Source Four PARs light England's famed Ripon Cathedral
Date Posted: 2/10/2014
80 ETC Source Four® PAR lighting fixtures have been used in the award-winning refurbishment of the historic Ripon Cathedral in North Yorkshire, England.
Lighting consultant Light & Design Associates (L&DA) won the Lighting Design Award 2010 in the 'Heritage Projects' category for the project, which consisted of a complete rewiring and new electrical installation.
Jim Morse, then a director at L&DA and now a consultant with them, was the lighting designer on the project. "The cathedral knew it needed new lighting both internally and externally," says Morse, "so it took the opportunity to upgrade to the latest and best technology. We used two types of Source Four PARs: 575W with wide-beam lenses for days when the cathedral is open for services and concerts, and Source Four PAR HID 150W for days when it is open to the general public. That way, they would have the quality they needed while keeping energy costs down."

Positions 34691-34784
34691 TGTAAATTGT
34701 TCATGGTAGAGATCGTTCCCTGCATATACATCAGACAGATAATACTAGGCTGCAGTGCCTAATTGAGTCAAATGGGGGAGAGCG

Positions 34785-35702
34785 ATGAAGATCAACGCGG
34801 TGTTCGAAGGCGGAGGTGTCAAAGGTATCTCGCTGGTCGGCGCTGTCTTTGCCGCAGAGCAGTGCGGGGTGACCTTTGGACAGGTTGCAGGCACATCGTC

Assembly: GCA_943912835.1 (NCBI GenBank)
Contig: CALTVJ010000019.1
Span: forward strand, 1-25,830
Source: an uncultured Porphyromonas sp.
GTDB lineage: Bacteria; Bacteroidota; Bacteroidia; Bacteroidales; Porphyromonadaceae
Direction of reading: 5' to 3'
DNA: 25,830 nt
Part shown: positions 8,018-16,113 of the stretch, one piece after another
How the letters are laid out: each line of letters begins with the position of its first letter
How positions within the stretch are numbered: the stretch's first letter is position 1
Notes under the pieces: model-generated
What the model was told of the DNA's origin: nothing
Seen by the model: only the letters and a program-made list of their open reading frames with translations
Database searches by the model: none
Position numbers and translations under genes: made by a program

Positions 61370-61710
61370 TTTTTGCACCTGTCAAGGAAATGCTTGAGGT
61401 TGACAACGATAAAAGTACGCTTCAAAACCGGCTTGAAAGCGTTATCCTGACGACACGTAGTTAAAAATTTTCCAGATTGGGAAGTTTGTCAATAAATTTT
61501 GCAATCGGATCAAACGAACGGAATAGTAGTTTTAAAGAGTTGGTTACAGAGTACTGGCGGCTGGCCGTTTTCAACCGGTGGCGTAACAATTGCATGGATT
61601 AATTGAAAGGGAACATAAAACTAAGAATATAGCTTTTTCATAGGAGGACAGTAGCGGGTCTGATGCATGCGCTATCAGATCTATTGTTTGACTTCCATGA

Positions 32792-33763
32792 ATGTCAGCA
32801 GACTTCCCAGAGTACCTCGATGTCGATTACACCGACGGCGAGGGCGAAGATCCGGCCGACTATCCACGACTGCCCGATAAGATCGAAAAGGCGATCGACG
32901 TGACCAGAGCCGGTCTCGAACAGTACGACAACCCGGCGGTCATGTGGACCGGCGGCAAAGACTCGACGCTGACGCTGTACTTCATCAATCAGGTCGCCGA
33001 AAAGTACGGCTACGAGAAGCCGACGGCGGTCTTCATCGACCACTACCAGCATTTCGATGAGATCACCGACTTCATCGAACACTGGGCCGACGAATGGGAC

The 575W lamps in the tungsten Source Four PARs are the 2,000-hour long-life versions, while the HID version has a standard life of some 12,000 hours, helping the cathedral save money by reducing the frequency of lamp changes.
"I specified Source Fours because they are a truly robust product and come in a range of beam widths. I had previously used a similar lighting scheme for Salisbury Cathedral in Wiltshire, where they had performed well. In both cases, we use them to highlight features of the cathedral, including the nave, the cross and the altar."
"While the tungsten 575W lamps use more energy at full brightness, they have the advantage that they can be dimmed as required. The cathedral also has the option to have both the metal-halide and tungsten luminaires on for very high light levels for filming and TV purposes."
The judges of the Lighting Design Award described the project as having "sophistication and precision."
Ripon Cathedral had been awarded over £500,000 (almost $800,000) by Britain's Heritage Lottery Fund (HLF) to relight the building's historic medieval detail and beauty and to enhance the visitor experience. The project manager was Patrick Crawford of Caroe & Partners Architects.